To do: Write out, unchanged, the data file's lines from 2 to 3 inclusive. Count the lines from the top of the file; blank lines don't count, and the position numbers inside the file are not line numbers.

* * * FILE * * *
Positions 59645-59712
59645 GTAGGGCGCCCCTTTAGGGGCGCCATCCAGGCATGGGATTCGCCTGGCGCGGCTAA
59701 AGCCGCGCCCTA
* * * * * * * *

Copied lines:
59645 GTAGGGCGCCCCTTTAGGGGCGCCATCCAGGCATGGGATTCGCCTGGCGCGGCTAA
59701 AGCCGCGCCCTA